The EU ETShas experienced numerous teething difficulties since its launch in 2005 and as it moves into its third phase, expectations are reduced but lessons have been learned and the trading model could become a blueprint for other markets.
The European cap-and-trade emissions trading scheme (EU
ETS), under which carbon emissions are capped through
allowances that can be traded on spot and derivative markets,
was launched to great fanfare in 2005. The scheme aimed to
reduce carbon emissions within the European Union by 21%
The two most traded contracts are the Certified Emission
Reduction (CER) credits and the European Allowance unit (EUA),
one credit of each is equal to one tonne of CO2 emissions.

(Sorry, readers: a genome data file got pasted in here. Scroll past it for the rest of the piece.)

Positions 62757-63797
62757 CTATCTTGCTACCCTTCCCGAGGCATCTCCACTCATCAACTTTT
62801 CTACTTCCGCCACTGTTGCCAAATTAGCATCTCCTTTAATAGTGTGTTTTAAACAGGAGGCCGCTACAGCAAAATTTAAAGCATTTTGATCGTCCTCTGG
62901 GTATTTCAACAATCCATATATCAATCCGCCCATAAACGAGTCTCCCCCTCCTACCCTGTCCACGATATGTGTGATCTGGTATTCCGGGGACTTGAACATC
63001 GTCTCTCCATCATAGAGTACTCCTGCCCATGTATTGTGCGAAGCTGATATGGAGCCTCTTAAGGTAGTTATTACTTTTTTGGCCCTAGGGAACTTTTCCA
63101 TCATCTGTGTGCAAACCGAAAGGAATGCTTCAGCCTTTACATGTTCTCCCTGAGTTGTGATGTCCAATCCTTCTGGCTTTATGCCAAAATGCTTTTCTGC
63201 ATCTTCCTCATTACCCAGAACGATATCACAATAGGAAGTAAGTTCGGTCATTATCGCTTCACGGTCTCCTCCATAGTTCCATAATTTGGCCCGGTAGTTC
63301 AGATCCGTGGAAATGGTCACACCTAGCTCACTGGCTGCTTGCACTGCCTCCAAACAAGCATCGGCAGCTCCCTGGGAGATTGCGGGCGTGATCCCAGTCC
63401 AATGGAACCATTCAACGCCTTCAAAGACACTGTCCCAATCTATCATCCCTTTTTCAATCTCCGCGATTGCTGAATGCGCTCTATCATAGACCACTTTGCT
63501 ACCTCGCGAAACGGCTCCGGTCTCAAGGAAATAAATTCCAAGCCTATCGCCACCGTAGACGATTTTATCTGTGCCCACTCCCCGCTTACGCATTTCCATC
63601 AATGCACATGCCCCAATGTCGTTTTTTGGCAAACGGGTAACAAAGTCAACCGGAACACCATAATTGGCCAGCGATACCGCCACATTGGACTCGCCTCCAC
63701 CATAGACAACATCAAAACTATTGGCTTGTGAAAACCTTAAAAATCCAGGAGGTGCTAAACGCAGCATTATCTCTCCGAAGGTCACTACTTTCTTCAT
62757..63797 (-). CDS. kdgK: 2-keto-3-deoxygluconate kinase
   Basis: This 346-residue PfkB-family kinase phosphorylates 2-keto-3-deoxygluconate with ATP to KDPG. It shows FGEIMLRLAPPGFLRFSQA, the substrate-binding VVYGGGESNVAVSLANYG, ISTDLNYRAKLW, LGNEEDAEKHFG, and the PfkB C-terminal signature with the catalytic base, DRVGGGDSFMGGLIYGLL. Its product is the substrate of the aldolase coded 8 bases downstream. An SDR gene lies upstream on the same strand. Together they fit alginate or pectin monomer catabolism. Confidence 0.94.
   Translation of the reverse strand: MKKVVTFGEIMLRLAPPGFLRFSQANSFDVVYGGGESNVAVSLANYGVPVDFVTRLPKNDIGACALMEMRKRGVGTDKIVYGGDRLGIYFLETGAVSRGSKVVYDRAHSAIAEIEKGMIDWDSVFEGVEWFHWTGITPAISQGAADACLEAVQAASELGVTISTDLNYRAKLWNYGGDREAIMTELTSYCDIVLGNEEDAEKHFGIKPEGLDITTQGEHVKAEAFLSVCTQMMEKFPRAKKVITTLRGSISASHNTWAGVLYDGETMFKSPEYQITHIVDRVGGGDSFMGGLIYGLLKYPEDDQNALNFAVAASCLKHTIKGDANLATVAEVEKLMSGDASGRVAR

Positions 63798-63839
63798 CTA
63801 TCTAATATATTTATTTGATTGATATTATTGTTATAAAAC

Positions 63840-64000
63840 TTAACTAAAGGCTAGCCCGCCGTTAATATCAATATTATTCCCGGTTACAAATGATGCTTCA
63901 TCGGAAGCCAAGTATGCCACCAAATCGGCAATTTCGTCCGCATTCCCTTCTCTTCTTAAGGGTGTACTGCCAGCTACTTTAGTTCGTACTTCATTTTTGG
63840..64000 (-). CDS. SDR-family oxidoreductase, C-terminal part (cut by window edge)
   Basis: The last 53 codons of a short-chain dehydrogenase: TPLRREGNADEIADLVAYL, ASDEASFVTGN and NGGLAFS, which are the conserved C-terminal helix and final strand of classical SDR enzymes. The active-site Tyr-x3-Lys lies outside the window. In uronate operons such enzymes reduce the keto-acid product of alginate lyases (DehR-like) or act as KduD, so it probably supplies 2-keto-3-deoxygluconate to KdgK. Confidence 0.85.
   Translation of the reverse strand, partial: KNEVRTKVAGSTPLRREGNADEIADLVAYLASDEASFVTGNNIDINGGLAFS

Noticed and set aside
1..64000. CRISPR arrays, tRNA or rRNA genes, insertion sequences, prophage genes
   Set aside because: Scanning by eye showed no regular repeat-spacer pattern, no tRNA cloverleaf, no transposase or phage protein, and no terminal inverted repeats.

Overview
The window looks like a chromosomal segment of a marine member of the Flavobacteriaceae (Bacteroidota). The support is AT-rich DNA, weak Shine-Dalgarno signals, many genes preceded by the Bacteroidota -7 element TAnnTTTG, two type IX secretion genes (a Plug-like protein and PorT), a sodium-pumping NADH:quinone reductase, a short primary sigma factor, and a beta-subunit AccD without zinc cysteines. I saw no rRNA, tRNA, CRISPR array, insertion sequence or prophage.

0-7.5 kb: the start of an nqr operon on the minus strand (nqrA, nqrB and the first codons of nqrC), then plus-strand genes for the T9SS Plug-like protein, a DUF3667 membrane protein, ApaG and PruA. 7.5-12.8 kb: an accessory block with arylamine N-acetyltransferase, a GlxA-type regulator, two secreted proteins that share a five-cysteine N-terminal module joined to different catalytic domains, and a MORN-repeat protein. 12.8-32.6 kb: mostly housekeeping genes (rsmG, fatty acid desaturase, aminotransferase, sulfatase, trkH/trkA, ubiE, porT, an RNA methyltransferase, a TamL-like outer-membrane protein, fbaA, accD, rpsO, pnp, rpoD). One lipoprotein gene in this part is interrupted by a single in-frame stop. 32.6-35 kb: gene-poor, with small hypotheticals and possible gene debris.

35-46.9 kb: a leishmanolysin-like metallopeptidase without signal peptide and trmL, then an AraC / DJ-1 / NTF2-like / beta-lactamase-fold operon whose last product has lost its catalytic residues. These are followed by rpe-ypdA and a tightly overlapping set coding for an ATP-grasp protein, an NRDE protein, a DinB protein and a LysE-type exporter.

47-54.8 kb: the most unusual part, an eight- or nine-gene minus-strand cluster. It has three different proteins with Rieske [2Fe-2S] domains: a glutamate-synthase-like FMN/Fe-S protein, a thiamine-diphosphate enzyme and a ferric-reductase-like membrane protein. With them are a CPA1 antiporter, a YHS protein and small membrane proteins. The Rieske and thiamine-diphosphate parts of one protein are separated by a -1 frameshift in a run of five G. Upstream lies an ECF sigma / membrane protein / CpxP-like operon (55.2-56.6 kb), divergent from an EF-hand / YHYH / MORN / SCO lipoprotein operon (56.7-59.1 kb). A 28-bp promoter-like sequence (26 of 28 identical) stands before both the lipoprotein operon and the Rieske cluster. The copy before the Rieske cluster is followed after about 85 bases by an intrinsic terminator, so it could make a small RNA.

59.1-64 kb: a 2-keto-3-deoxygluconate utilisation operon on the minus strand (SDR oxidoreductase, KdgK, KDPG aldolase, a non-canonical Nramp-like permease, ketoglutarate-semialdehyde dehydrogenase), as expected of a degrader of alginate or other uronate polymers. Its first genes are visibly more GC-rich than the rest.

Emission Reduction Units (ERUs) are also tradable under the EU
ETS where emissions are made through what is termed a Joint
Implementation project in another eligible country.
EUAs accounted for 84% of the total global carbon market in
2010, with related transactions under the EU ETS such as
European CERs, taken into account that share rises to 97%. The
majority of the derivative contracts are traded on ICE Futures,
with the European Energy Exchange, GreenX and Nasdaq OMX also
trading CERs, EAUs and ERUs futures and options contracts.
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